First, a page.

Speedboat killer Jack Shepherd will remain in custody in Georgia for three months ahead of extradition proceedings after telling a court he was “suicidally depressed”.
The 31-year-old web designer, appearing at Tbilisi City Court on Friday, said the decision to go on a speedboat date on the River Thames in London with Charlotte Brown was his “greatest regret”.
Shepherd, who was convicted of killing the 24-year-old in his absence six months ago, intends to contest his extradition, the court heard.
Assisted by an interpreter as he sat in the dock, the court heard Shepherd, who arrived in Georgia in March last year, speak of his regret at missing his trial and the impact on Ms Brown’s family.
He said: “Not a single day passes when I don’t think about the loss of Charlotte’s life and the effect this has had on her family.
“Some time after the accident I felt suicidally depressed at what had happened.
“That’s why I’ve been unable to speak about it.”
One of his defence lawyers said Shepherd should not be extradited because he was warned in a phone call that his life might be in danger if he goes to a UK jail.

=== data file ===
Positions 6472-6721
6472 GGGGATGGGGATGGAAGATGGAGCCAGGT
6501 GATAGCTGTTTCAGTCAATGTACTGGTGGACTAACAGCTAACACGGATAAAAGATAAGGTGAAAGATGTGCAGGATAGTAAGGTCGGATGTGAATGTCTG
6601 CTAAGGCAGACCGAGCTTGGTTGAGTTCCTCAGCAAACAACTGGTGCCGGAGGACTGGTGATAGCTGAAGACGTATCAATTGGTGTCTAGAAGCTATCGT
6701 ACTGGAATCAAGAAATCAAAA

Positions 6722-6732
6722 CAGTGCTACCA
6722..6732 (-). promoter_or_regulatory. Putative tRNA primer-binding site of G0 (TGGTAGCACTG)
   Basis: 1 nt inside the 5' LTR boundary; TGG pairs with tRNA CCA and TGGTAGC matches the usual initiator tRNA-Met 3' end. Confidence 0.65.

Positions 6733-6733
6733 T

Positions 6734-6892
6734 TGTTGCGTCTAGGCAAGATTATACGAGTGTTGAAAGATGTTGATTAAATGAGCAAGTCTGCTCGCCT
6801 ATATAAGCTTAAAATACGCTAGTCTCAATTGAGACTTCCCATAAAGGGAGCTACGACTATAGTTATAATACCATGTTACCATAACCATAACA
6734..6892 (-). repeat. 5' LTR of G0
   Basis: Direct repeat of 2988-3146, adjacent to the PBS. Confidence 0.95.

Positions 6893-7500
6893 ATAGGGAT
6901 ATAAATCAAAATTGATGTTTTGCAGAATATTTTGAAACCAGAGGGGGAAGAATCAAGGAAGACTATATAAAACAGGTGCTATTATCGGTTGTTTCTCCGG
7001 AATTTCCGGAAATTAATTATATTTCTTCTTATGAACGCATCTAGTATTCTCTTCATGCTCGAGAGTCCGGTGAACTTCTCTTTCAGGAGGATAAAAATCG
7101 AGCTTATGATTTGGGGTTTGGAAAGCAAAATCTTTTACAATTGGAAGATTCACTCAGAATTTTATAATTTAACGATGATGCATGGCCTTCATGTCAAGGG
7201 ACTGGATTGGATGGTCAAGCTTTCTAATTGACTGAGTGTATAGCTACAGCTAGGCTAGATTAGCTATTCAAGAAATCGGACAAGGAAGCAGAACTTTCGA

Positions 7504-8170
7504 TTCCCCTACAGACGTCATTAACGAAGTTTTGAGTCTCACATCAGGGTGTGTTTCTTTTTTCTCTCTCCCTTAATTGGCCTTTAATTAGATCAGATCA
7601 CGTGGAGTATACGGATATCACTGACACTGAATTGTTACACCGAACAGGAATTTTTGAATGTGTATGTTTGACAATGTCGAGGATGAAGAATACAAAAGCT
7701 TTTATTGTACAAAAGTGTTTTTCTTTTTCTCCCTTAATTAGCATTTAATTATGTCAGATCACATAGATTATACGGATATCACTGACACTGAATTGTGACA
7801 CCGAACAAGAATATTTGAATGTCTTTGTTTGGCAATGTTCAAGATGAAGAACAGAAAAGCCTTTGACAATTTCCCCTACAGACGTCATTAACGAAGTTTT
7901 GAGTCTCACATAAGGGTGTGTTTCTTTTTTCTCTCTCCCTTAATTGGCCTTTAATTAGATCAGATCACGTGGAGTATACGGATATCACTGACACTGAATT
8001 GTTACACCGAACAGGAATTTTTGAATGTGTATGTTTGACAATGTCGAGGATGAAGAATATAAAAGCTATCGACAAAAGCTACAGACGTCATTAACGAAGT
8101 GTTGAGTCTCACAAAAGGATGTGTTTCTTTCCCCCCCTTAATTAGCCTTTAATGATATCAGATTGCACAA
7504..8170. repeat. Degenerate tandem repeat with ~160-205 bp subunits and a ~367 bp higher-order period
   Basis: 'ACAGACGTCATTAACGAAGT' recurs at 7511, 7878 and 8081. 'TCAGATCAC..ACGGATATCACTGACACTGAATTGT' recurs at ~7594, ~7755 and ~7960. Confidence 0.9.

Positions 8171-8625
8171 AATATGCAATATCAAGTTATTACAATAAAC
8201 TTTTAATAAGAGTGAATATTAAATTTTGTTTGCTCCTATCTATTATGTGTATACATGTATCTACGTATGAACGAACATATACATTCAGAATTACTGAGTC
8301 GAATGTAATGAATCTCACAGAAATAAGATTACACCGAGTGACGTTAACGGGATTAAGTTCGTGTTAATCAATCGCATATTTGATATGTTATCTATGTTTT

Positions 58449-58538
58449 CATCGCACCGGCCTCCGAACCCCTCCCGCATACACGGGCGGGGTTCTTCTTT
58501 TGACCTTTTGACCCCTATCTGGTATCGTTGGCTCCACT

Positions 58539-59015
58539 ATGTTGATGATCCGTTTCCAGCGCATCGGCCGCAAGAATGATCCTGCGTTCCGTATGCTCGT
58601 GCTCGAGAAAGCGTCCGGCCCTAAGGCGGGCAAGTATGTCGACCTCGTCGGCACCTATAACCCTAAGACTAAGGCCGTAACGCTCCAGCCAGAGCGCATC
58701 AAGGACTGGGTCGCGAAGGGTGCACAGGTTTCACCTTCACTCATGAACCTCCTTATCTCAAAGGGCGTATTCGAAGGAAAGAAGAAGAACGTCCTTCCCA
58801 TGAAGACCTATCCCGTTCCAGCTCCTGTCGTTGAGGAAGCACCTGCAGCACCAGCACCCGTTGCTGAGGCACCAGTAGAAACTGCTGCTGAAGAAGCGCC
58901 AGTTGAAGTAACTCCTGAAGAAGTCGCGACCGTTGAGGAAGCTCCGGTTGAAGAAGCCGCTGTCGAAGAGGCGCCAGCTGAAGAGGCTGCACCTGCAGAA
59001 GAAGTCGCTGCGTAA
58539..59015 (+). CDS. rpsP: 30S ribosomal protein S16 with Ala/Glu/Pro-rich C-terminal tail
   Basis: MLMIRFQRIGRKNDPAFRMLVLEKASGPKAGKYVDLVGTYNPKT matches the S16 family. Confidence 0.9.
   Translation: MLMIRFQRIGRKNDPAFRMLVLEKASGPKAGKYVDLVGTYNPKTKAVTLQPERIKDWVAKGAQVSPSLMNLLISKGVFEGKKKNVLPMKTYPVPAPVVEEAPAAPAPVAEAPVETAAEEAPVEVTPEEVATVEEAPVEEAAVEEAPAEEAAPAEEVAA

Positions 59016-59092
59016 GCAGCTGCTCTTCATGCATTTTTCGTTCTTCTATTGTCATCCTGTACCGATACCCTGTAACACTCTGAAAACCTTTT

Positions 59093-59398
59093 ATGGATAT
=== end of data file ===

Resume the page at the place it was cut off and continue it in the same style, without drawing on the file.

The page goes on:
As he addressed the court, Shepherd, who has been working in Georgia, revealed he wished he had sat down with Ms Brown’s family and explained what had happened.
“I can see that not to have done so has caused them great pain and suffering,” he said.
“I’m very sorry for that and that’s why I handed myself in now just to draw to a close this horrible accident and all the terrible consequences.”
The court also heard that Shepherd has alcohol dependency and wants to conduct the appeal against his conviction from Georgia.
He surrendered himself at a police station in Tbilisi, Georgia’s capital, on Wednesday. Wearing a long beard and a smile, he was flanked by lawyers and gave an interview proclaiming his innocence.
Ms Brown, from Clacton-on-Sea, Essex, died after plunging into the icy waters of the Thames when Shepherd’s boat crashed during a Champagne-laden date in December 2015.
Shepherd, originally from Exeter, went on the run before his trial at the Old Bailey and jurors found him guilty of manslaughter by gross negligence.
He was sentenced to six years in jail but remained at liberty.
The Crown Prosecution Service said prosecutors are currently “consulting with the authorities in Georgia to progress our extradition request”.
Cabinet ministers were among those celebrating his surrender, and Theresa May’s official spokesman said the Prime Minister “welcomes the news that he is now in custody”.
He added: “The Government will now work alongside the police and the Crown Prosecution Service to ensure that extradition proceedings are expedited.”